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Symposium 2013

Proposal - Hedging against Ignorance

The Challenge

Innovation as the foundation of economic dynamism and prosperity is a complex process involving contributions from various players. In particular it deals with the transformation of basic science into ...

Innovation as the foundation of economic dynamism and prosperity is a complex process involving contributions from various players. In particular it deals with the transformation of basic science into rival proposals that improve the well-being of mankind. For more than 200 years technological innovation has driven economic development. All growth is based on innovation. The process of innovation involves complementary contributions from science, from entrepreneurs, from the financial markets, from the investment community and from government.

Investment in science and technology at the frontier of knowledge necessarily requires acceptance of fundamental ignorance about future economic and social value; is it possible to hedge this inescapable ignorance?

Forty years of practice as a venture capitalist operating at the intersection of technological innovation, commercial promise and financial speculation inform these remarks. Early in my career I learned how right Keynes was when he wrote in The General Theory:

By “uncertain’ knowledge” . . . I do not mean merely to distinguish what is known from what is merely probable . . . The sense in which I am using the term is that in which the prospect of a European war is uncertain, or the price of copper and the rate of interest twenty years hence, or the obsolescence of a new invention, or the position of private wealth owners in the social system in 1970. About these matters there is no scientific basis on which to form any calculable probability whatever. We simply do not know.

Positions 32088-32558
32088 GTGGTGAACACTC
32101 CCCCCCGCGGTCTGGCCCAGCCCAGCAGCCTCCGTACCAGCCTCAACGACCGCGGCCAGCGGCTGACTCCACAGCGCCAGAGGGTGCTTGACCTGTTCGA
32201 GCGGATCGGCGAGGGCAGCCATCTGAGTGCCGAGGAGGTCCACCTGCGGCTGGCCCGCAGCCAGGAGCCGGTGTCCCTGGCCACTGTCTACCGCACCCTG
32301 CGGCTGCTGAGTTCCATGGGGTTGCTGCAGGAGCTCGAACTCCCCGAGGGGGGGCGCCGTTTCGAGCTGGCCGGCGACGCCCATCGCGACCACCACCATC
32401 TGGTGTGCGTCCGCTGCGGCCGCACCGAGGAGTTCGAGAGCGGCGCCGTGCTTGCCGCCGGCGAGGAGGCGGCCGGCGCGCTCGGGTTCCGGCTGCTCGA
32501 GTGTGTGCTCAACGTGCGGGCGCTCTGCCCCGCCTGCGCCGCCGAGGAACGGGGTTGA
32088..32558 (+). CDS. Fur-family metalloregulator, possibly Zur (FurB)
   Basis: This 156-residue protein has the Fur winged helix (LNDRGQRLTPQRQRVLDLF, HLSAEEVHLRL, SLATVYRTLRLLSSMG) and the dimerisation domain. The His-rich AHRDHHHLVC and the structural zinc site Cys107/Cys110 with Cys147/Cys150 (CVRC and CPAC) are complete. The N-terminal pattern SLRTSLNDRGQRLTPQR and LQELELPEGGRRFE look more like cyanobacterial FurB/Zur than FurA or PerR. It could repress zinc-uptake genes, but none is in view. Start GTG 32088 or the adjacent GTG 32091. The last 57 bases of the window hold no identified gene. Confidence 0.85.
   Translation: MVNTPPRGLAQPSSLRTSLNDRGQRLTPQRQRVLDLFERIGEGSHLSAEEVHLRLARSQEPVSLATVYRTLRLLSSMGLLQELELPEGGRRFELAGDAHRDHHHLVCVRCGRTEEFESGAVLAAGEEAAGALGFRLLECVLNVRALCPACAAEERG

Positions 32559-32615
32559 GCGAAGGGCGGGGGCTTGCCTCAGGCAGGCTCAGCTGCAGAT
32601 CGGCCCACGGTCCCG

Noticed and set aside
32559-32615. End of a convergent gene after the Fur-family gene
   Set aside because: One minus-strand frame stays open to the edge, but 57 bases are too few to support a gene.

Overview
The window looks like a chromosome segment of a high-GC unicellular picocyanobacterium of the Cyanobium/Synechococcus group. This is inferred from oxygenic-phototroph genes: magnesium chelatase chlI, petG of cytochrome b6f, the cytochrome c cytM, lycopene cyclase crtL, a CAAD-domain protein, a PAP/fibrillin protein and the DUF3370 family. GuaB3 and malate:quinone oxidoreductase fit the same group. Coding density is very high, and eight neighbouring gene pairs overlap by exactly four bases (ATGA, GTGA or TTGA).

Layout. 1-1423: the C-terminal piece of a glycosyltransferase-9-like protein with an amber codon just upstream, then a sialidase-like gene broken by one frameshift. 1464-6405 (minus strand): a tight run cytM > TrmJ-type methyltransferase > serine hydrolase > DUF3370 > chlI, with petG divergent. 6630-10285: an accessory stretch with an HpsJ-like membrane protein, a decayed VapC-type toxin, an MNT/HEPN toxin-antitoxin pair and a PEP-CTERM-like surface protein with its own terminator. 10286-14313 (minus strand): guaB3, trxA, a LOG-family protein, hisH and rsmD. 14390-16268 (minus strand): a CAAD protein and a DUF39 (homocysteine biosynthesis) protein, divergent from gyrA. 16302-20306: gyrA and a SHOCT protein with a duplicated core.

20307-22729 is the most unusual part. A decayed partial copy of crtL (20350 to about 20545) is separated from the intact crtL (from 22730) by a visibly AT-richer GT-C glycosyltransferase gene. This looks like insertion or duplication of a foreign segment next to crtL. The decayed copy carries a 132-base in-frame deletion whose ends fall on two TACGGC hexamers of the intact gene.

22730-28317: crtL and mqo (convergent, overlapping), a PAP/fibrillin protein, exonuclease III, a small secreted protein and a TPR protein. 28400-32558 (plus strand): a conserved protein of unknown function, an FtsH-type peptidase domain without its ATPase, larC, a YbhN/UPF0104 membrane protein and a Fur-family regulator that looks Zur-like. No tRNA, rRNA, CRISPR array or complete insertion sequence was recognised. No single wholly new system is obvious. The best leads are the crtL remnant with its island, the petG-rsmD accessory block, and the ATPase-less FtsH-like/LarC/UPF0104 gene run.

Is it possible for the funders of a start-up venture to construct a financial hedge against the ignorance in which they are necessarily investing? From a pre-2008 point of view—but definitely not from a post-2008 perspective—it is tempting to imagine a derivatives market in which venture capitalists can purchase hedges. In neoclassical economic theory, the central notion of general equilibrium depends on the existence of just such a market. In that fantastical virtual space, rational agents protect themselves from the ontological uncertainties of life by trading Arrow-Debreu securities, conceived to provide exactly the state-contingent insurance for which all of us yearn. Markets for goods and services and assets are made complete by the supposition that at any point in time, one can buy and sell insurance over every possible future state of the world.

In the spirit of Arrow-Debreu, is it possible to imagine that this market could extend to start-ups? Even at the peak of the credit bubble in the first half of 2007, there were only a limited number of corporations against whom it was possible to purchase single-name credit insurance. Any institution prepared to write a contract on an early stage technology venture would either have had to charge a premium so huge as to make the hedge uneconomic on its face or would itself have been so obviously incapable of evaluating and pricing risk as to be utterly unreliable as counterparty. In other words, a market mechanism for hedging the sort of ontological uncertainties that proliferate where entrepreneurial innovation meets emerging commercial opportunity has never existed, is unlikely ever to exist, and will not persist if someone is foolish enough to create it.